#4 Shot 1 Nicki when I got her. She was not a biter but I didn't know that yet. This is an example of what postures I would not approach b/c the dog is stressed and could bite. It took 6 weeks or so for her to stop this and she was the sweetest girl after. There's no way she would bite after detoxing from all that stress. She might have when she looked like this. I would give time & let this dog come to me. If I want her trust & friendship I won't push. I see whites of eyes, ears are back, she won't stand so I know she's scared, eyes are a little hard, mouth is puckered, her whiskers are flared. Tail is tucked & body posture is curled.

    Shot 2 Still no soft eyes, ears perked forward, commisures of mouth puckered, still no forced pet.

    Shot 3 This is calming appeasing behavior from a nervous dog. She may look relaxed but she's not. Look at her mouth and eyes.

    Shot 4 Ears out to side and relaxed, eyes soft, mouth lax; corners back, eye contact. She is more relaxed dog I would approach side on and offer her the back of my hand and pets if she didn't run.

    #5 Strange dogs meeting.
    Shot 1 Chizzy is uncertain even though I offer treats, weight shifted back, head down, tail down, posture slightly curved, ears slightly back. She's not ready to greet other dogs yet and might get herself bitten by acting aggressive. She's not a biter though she could easily provoke a dog into biting her.

    Shot 2 She goes for the other dog in a fear aggressive burst, tail up, mouth puckered, weight shifted back(anxiety, uncertainty), ears back, hard eyes. This looks and sounds aggressive but it is extreme fear. I don't want this so I distract and calm.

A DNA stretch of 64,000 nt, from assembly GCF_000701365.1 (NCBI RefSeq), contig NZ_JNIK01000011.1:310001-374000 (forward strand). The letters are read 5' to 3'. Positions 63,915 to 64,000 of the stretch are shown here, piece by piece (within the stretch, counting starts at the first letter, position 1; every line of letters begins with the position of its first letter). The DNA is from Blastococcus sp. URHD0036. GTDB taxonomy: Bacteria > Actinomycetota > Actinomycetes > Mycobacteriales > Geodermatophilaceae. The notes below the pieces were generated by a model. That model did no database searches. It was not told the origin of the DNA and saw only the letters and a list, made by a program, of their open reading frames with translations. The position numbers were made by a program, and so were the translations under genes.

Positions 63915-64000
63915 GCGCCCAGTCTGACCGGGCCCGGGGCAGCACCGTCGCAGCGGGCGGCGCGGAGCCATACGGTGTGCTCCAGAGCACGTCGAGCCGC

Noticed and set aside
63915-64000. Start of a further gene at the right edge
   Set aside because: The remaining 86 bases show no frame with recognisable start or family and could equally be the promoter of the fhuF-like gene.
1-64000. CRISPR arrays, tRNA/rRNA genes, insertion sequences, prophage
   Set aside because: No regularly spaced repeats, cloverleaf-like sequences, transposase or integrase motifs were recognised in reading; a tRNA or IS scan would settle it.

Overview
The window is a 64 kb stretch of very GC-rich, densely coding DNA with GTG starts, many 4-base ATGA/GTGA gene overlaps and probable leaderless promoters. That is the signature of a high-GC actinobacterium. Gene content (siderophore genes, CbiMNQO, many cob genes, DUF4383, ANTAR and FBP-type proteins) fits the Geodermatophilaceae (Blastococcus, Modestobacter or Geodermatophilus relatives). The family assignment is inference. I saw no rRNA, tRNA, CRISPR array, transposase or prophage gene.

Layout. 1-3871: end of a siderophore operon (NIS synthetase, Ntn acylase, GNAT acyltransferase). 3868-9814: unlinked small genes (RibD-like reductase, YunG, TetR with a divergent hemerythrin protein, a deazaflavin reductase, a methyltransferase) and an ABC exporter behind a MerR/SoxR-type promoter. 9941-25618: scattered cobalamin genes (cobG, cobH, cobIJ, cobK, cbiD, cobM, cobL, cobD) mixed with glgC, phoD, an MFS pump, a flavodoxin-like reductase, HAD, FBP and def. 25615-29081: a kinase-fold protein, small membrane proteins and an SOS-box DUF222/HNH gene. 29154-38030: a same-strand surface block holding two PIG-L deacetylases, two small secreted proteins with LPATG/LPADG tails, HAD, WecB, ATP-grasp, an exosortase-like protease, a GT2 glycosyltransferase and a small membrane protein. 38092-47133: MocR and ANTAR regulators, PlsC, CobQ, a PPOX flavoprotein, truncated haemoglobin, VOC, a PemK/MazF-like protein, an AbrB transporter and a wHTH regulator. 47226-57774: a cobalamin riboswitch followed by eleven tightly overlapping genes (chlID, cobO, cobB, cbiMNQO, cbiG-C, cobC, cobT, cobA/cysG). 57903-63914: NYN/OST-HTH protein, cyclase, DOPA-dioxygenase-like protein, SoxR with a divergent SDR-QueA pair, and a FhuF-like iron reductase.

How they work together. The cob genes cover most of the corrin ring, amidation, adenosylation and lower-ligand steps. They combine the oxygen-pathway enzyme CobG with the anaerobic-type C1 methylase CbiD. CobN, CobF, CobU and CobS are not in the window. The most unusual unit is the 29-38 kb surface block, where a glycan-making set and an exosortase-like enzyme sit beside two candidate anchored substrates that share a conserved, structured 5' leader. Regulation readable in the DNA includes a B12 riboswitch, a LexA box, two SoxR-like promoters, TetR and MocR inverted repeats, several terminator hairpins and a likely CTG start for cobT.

Shot 3 After calming with treats and some fun obedience. Ears are side and neutral, mouth is not puckered, weight not shifted back, eyes are soft, and she's paying attention to ME.

    Shot 4 They greet approaching in an arc, the other dog is uncertain and ready to react if Chizzy does. His tail is up dominant/uncertain, and he has lifted paws (anxiety) & weight shifted back. He sends mixed signals and is ready to react if attacked. If I had not observed greetings with other dogs in the park I would have walked away. That tail is an anxious warning, don't get mean I'm worried, paws up hunched back. The up tail alone is not a dominance signal and if I didn't know he and my dog were quick to play I would have left this anxious alert dog be. Chizzy is more certain, submissive, & relaxed (head down, tail relaxed, back straight, loose joints) both heads are turned toward one another in willing engagement. Chizzy's head is down/relaxed sniffing, ears side and soft, no curved posture so she won't provoke an attack.